Saturday, February 18, 2017

Wormhole to Heaven

Heaven, like star systems millions of light years away, is unreachable without a special means of getting there.

Jesus is the holy wormhole that makes the voyage possible. Hallelujah!

A wormhole, as Star-Trekkers know, is a hypothetical and unobservable phenomenon related to Einstein’s theory of relativity. While no one has ever seen a wormhole, Star-Trek creator Gene Roddenberry and other science fiction doyens posit they exist.

Wormholes are conceived as celestial corridors that enable one (if one is so inclined) to travel incalculable distances in an instance, as if the fabric of space was folded together like a blanket to unite distant point A with unreachable point B. Star-Trek Deep Space Nine fans will recall that the space station is positioned near the Bajoran wormhole that provides passage to the distant Gamma Quadrant, making it possible for starships to travel to places normally beyond their reach.

Whatever the science may be, and I hereby stipulate that long-buried New York State Regents records will reveal I understood less than 30 percent of Mr. Palmer’s physics lectures in high school. But I find the whole idea wonderfully mysterious and miraculous.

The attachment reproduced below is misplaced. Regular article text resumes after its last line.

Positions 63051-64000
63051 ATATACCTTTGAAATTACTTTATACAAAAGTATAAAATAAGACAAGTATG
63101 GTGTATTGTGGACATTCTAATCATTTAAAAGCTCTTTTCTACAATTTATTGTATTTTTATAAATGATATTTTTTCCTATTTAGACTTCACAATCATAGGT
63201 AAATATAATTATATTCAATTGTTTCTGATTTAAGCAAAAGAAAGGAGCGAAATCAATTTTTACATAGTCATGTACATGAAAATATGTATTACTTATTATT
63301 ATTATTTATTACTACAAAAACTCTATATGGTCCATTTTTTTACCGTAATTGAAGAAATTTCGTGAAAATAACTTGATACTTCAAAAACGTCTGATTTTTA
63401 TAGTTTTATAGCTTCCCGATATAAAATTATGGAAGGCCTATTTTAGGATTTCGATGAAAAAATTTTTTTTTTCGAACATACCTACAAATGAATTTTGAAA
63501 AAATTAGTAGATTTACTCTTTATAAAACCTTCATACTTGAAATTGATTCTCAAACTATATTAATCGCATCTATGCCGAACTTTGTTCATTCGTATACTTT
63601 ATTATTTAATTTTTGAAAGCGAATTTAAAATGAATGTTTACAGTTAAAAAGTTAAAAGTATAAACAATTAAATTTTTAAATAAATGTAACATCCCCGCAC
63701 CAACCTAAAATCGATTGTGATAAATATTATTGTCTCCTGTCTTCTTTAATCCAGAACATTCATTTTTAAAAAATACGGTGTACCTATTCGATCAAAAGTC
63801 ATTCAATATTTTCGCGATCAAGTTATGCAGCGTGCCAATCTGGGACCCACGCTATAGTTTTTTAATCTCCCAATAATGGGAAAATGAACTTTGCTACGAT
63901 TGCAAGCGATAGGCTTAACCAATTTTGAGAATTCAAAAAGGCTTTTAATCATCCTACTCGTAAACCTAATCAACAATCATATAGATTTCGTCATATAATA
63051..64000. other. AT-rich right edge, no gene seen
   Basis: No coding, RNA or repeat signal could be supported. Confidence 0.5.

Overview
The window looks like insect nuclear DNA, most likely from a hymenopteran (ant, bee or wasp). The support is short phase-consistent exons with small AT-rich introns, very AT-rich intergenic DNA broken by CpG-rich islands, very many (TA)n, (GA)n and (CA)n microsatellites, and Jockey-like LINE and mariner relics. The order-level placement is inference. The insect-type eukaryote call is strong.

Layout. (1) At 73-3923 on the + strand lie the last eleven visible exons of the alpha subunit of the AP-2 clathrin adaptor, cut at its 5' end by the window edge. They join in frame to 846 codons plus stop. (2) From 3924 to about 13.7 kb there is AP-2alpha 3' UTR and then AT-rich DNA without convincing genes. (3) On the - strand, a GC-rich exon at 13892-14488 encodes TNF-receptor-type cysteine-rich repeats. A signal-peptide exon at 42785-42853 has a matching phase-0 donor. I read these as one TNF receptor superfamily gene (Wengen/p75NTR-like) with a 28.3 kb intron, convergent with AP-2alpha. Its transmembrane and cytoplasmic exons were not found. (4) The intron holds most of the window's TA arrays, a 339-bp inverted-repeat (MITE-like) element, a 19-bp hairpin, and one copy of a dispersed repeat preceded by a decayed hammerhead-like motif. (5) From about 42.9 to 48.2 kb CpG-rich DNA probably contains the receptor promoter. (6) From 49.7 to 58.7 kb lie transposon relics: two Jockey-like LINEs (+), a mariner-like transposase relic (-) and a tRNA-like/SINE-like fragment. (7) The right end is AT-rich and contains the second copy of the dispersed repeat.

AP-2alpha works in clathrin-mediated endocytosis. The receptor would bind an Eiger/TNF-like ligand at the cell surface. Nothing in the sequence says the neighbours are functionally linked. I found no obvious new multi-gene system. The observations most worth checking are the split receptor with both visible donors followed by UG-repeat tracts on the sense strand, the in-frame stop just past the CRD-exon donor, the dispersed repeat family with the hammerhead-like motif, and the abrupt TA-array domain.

But not quite as miraculous as the Transfiguration, which revealed Jesus as the bridge between earth and Heaven. 

Luke tells the story:
Suddenly they saw two men, Moses and Elijah, talking to him.They appeared in glory and were speaking of his departure, which he was about to accomplish at Jerusalem. Now Peter and his companions were weighed down with sleep; but since they had stayed awake, they saw his glory and the two men who stood with him.Just as they were leaving him, Peter said to Jesus, “Master, it is good for us to be here; let us make three dwellings, one for you, one for Moses, and one for Elijah” - not knowing what he said. While he was saying this, a cloud came and overshadowed them; and they were terrified as they entered the cloud. Then from the cloud came a voice that said, “This is my Son, my Chosen; listen to him!” When the voice had spoken, Jesus was found alone. And they kept silent and in those days told no one any of the things they had seen. (Luke 9:30-36)
The Transfiguration of Jesus knocked the disciples’ out of their ’ezors. Suddenly awake and perplexed by what he had seen, Peter was reduced to gibberish. He convinced himself, at least temporarily, that it would be a good thing to build three grottos around Jesus and the apparitions of Moses and Elijah.